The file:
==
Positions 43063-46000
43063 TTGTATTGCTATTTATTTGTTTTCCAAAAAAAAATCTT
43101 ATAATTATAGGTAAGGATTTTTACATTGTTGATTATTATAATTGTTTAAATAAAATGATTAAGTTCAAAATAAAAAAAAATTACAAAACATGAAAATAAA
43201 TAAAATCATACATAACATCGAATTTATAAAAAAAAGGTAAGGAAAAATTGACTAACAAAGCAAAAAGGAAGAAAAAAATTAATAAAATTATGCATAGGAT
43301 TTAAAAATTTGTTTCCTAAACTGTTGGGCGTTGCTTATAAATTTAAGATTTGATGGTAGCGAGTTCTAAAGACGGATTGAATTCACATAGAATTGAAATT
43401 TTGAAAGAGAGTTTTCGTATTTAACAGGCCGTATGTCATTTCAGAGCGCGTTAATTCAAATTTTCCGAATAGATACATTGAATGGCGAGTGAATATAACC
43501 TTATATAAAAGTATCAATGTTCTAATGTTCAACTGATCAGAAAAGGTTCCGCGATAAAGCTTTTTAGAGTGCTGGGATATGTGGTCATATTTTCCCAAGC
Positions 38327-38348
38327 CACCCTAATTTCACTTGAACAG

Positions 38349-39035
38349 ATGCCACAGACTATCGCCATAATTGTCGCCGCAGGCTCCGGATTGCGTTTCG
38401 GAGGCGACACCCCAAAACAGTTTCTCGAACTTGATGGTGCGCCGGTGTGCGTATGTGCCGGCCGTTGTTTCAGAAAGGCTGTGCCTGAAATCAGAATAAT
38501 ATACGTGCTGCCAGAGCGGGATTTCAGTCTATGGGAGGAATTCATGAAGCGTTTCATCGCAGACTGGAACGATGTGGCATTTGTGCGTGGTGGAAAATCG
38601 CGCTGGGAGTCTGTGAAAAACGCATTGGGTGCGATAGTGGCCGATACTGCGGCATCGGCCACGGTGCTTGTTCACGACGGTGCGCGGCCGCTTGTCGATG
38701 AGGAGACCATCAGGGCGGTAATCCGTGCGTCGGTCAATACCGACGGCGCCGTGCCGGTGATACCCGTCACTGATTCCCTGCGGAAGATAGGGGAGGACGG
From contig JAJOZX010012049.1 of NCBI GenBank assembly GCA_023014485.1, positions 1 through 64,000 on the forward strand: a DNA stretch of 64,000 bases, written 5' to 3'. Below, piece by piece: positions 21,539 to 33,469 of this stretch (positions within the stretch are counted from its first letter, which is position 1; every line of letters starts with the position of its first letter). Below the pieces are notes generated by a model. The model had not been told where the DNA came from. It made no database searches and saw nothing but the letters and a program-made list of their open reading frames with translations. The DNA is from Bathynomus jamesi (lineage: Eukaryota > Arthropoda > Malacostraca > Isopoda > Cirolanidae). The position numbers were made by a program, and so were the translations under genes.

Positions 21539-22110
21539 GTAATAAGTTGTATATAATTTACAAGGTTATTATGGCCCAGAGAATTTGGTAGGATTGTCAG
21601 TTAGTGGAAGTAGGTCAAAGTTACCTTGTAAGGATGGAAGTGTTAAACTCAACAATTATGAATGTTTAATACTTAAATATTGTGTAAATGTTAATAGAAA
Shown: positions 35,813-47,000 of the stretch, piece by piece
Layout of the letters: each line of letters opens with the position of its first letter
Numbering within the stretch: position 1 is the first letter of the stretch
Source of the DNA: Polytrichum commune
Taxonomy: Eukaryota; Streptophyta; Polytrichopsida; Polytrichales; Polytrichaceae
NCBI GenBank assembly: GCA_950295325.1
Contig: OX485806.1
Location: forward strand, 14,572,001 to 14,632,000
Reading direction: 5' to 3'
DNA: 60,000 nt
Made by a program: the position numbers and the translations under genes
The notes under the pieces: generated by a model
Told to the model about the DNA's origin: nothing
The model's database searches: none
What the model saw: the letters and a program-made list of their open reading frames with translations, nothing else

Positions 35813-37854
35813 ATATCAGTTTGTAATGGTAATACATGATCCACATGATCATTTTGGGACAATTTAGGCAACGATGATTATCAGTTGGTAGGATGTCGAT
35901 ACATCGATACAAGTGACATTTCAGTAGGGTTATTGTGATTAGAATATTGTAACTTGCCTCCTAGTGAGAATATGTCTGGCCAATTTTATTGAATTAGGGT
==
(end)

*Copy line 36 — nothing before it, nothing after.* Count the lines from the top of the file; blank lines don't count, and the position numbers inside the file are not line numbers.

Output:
35813 ATATCAGTTTGTAATGGTAATACATGATCCACATGATCATTTTGGGACAATTTAGGCAACGATGATTATCAGTTGGTAGGATGTCGAT